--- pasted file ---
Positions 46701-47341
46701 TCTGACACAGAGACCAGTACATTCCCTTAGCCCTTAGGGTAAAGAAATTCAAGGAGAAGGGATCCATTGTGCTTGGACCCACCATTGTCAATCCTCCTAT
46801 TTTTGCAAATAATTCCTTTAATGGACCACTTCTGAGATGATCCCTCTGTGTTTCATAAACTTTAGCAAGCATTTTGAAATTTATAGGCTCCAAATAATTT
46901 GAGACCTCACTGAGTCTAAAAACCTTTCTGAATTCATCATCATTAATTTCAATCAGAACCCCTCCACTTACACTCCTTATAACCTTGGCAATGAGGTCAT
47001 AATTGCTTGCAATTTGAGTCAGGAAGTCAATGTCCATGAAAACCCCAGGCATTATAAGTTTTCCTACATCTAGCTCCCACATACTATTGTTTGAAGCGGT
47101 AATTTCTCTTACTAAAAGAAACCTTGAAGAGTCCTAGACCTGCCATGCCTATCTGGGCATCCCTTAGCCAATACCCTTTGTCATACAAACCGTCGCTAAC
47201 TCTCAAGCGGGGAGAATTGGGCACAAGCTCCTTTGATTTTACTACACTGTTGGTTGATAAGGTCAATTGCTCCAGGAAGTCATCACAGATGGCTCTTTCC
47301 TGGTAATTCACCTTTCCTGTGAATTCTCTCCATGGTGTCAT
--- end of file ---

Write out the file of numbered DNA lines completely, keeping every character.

Positions 46701-47341
46701 TCTGACACAGAGACCAGTACATTCCCTTAGCCCTTAGGGTAAAGAAATTCAAGGAGAAGGGATCCATTGTGCTTGGACCCACCATTGTCAATCCTCCTAT
46801 TTTTGCAAATAATTCCTTTAATGGACCACTTCTGAGATGATCCCTCTGTGTTTCATAAACTTTAGCAAGCATTTTGAAATTTATAGGCTCCAAATAATTT
46901 GAGACCTCACTGAGTCTAAAAACCTTTCTGAATTCATCATCATTAATTTCAATCAGAACCCCTCCACTTACACTCCTTATAACCTTGGCAATGAGGTCAT
47001 AATTGCTTGCAATTTGAGTCAGGAAGTCAATGTCCATGAAAACCCCAGGCATTATAAGTTTTCCTACATCTAGCTCCCACATACTATTGTTTGAAGCGGT
47101 AATTTCTCTTACTAAAAGAAACCTTGAAGAGTCCTAGACCTGCCATGCCTATCTGGGCATCCCTTAGCCAATACCCTTTGTCATACAAACCGTCGCTAAC
47201 TCTCAAGCGGGGAGAATTGGGCACAAGCTCCTTTGATTTTACTACACTGTTGGTTGATAAGGTCAATTGCTCCAGGAAGTCATCACAGATGGCTCTTTCC
47301 TGGTAATTCACCTTTCCTGTGAATTCTCTCCATGGTGTCAT